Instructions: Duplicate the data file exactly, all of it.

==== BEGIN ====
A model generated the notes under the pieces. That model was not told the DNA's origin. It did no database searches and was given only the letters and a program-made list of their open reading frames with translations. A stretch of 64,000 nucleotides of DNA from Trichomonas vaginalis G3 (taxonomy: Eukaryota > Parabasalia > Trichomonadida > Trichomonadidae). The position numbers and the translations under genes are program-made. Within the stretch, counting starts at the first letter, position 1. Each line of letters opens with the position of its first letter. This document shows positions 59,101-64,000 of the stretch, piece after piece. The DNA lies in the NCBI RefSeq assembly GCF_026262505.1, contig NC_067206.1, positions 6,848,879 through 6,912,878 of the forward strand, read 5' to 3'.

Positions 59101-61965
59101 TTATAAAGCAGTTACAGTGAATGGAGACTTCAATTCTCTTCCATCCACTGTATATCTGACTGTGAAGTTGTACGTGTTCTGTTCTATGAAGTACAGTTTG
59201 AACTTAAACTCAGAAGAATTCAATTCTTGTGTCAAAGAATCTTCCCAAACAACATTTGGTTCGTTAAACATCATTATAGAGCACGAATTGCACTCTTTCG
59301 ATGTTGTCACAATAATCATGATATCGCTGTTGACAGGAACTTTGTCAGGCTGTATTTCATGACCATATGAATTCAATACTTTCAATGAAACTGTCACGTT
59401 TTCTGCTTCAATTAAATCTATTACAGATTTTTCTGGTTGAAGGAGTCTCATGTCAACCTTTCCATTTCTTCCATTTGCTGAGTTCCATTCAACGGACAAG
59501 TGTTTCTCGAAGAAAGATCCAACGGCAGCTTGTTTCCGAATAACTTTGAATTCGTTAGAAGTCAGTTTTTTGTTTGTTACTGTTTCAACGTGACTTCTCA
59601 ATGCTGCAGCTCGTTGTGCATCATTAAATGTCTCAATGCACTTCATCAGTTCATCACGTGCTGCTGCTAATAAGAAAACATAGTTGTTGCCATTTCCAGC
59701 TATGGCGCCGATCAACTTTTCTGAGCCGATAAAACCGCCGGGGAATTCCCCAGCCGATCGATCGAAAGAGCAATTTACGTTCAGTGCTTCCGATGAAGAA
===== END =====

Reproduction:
A model generated the notes under the pieces. That model was not told the DNA's origin. It did no database searches and was given only the letters and a program-made list of their open reading frames with translations. A stretch of 64,000 nucleotides of DNA from Trichomonas vaginalis G3 (taxonomy: Eukaryota > Parabasalia > Trichomonadida > Trichomonadidae). The position numbers and the translations under genes are program-made. Within the stretch, counting starts at the first letter, position 1. Each line of letters opens with the position of its first letter. This document shows positions 59,101-64,000 of the stretch, piece after piece. The DNA lies in the NCBI RefSeq assembly GCF_026262505.1, contig NC_067206.1, positions 6,848,879 through 6,912,878 of the forward strand, read 5' to 3'.

Positions 59101-61965
59101 TTATAAAGCAGTTACAGTGAATGGAGACTTCAATTCTCTTCCATCCACTGTATATCTGACTGTGAAGTTGTACGTGTTCTGTTCTATGAAGTACAGTTTG
59201 AACTTAAACTCAGAAGAATTCAATTCTTGTGTCAAAGAATCTTCCCAAACAACATTTGGTTCGTTAAACATCATTATAGAGCACGAATTGCACTCTTTCG
59301 ATGTTGTCACAATAATCATGATATCGCTGTTGACAGGAACTTTGTCAGGCTGTATTTCATGACCATATGAATTCAATACTTTCAATGAAACTGTCACGTT
59401 TTCTGCTTCAATTAAATCTATTACAGATTTTTCTGGTTGAAGGAGTCTCATGTCAACCTTTCCATTTCTTCCATTTGCTGAGTTCCATTCAACGGACAAG
59501 TGTTTCTCGAAGAAAGATCCAACGGCAGCTTGTTTCCGAATAACTTTGAATTCGTTAGAAGTCAGTTTTTTGTTTGTTACTGTTTCAACGTGACTTCTCA
59601 ATGCTGCAGCTCGTTGTGCATCATTAAATGTCTCAATGCACTTCATCAGTTCATCACGTGCTGCTGCTAATAAGAAAACATAGTTGTTGCCATTTCCAGC
59701 TATGGCGCCGATCAACTTTTCTGAGCCGATAAAACCGCCGGGGAATTCCCCAGCCGATCGATCGAAAGAGCAATTTACGTTCAGTGCTTCCGATGAAGAA